Chronicles of Bar Hebraeus

Gregory II Abu 'l-Faraj bar Ahron (1226–86), also known as Bar Hebraeus [Bar 'Ebroyo] was the Jacobite Maphrian from 1264 until his death in 1286. He was consecrated in 1246 as Bishop over the district of Gubos by Patriarch Ignatius III David (1222–52) and at this consecration took the name Gregory. He became friends with the Eastern Catholicos, Yahballaha III and recognized the value of Christian unity amongst the "Nestorian", Greek, Latin, and Armenian Christians.[1]  As a young man in Antioch and Tripoli, Bar 'Ebroyo was educated in a broad range of fields and industrious in his publications. He published works in the following genres: encyclopedia, philosophy, medicine, mathematics, science, theology, canon law, Biblical exegesis, grammar, chronicles, other miscellaneous works. For more on the works of Bar 'Ebroyo, see the list which Roger Pierce has produced here. For more on his life, see the transcription of W. Budge, "The Life of Barhebraeus" which comes from the introduction of his The Chronography of Gregory Abû'l Faraj, the Son of Aaron, the Hebrew Physician, Commonly Known as Bar Hebraeus: Being the First Part of his Political History of the Word: Translated from the Syriac (London, 1932).

The Chronicle of Bar 'Ebroyo (Chronicon Syriacum) is organized as a secular history of the world which does little more than summarize the immense work of Michael the Syrian. The Chronicon Syriacum supplements material missing from Michael the Syrian's Chronicle, but Bar Hebraeus' Chronicle displays its worth as an independent source for the events following the life of Mar Michael the Syrian. 

Bar Hebraeus' church history is in two parts and is called the Ecclesiastical Chronicle (Chronicon Ecclesiasticum). His first major section covers the territories of the Byzantine Empire and traces church history through the Patriarchs of Antioch (specifically the Syriac Orthodox Patriarchs after Severus of Antioch). The second section moves eastward and recounts the history of the Eastern Maphrians beyond Byzantine control who were in Iraq and Persia. His information on the Eastern Maphrians represents a summary of the records of the cell of the Maphrian as well as local tradition, though his information on the Eastern Catholicoi is likely based upon the 12th century Arabic history of Mari ibn Sulaiman. [2]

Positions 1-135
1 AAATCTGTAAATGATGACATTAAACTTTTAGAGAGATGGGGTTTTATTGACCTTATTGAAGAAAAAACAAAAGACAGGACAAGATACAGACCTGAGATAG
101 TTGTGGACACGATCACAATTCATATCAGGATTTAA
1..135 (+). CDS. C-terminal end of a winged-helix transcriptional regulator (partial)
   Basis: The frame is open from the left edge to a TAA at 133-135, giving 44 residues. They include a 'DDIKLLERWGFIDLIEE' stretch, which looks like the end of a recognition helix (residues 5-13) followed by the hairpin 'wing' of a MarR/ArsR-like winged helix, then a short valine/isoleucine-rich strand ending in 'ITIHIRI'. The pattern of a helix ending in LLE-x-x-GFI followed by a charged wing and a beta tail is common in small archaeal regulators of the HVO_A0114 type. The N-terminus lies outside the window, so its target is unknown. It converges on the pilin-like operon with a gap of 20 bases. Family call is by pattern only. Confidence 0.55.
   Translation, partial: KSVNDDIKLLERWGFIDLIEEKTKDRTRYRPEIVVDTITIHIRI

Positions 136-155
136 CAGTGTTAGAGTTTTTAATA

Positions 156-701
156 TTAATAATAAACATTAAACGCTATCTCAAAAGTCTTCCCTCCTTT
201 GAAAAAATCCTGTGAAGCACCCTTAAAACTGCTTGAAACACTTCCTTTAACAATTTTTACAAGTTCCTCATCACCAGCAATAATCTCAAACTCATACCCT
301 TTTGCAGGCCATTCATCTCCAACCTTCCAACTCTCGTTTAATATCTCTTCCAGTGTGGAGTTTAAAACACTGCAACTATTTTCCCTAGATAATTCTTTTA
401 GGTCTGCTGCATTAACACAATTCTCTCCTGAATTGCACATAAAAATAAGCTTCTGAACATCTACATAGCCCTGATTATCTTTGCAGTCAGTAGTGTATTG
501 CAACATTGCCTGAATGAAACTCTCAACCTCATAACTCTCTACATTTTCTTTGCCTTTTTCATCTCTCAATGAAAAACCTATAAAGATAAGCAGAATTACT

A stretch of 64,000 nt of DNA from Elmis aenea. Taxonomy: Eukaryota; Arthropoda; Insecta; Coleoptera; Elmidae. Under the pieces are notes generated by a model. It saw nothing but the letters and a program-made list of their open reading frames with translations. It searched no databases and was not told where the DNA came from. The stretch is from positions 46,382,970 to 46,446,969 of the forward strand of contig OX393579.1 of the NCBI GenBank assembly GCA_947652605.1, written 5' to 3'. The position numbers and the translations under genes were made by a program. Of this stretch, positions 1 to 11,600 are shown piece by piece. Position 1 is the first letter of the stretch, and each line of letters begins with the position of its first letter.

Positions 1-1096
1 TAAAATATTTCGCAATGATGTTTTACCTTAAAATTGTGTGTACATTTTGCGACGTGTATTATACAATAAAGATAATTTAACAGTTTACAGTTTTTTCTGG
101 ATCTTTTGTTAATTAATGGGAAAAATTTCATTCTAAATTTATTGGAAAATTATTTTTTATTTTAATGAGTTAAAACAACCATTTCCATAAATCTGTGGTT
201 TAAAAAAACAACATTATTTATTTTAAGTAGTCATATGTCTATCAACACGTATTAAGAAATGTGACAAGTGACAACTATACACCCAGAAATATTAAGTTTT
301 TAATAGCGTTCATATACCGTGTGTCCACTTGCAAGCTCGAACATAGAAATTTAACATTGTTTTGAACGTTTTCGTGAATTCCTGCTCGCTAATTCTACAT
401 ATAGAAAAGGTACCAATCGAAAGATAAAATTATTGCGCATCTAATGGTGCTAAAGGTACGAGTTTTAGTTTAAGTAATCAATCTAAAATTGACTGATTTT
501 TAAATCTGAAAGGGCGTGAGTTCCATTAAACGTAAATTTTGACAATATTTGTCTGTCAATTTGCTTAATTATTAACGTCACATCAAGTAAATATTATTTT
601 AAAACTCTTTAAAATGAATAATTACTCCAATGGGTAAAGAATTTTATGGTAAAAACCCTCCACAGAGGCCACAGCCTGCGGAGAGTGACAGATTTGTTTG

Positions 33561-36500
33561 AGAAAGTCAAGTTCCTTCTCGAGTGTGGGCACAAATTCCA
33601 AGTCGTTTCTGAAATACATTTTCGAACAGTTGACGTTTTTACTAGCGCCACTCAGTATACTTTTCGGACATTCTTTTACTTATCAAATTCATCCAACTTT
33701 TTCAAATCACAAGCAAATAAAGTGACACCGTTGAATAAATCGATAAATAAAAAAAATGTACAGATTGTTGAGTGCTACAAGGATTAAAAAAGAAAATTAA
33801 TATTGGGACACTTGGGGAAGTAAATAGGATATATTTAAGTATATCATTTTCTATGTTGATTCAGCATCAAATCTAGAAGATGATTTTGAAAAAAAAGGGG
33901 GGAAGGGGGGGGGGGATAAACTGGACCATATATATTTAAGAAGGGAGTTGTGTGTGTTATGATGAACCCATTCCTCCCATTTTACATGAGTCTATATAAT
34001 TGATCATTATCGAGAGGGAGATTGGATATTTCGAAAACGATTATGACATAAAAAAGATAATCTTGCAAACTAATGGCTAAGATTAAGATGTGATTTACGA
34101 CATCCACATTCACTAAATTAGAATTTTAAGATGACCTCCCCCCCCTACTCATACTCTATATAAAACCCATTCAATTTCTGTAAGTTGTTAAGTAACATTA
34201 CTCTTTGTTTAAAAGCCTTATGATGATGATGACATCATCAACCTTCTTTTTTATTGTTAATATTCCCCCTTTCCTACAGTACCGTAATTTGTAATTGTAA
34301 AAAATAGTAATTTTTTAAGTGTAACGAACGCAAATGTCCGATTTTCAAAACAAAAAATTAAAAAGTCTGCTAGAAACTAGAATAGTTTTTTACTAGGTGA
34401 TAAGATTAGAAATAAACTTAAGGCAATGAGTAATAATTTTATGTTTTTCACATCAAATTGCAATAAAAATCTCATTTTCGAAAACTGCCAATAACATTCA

Both the Chronicon Syriacum and the Ecclesiastical Chronicle were brought to a close in the 15th century. For more on the continuators of Bar Hebraeus, see our Chronicles and Historiography page. The contents below under the heading of the Chronicum Syriacum provide hyperlinks to each major section and minor section of the Syriac text edited by Bedjan. If one page has multiple entries (e.g. "Seth, Enosh, Cain, Mahalala'el, Jared") then the entries will share one hyperlink on the same bullet-point to avoid confusion. The standard edition used by scholars is typically that of Bedjan; Budge published an English translation of Bedjan's edition and (somewhat confusingly), also published a photolithographic reproduction of a manuscript of the Chronicon Syriacum which was not the same as that of Bedjan.  Budge's English translation is a rather rare volume in its original printed edition.  And, although Budge's translation has been transcribed, not all of it has been made available and therefore if (ET) is mentioned in the series header, then the English translation is available for that entire section. If the entire English translation is unavailable, the header will indicate this (e.g. ET for pages 95–105). The individual minor sections will indicate whether or not the English translation is available.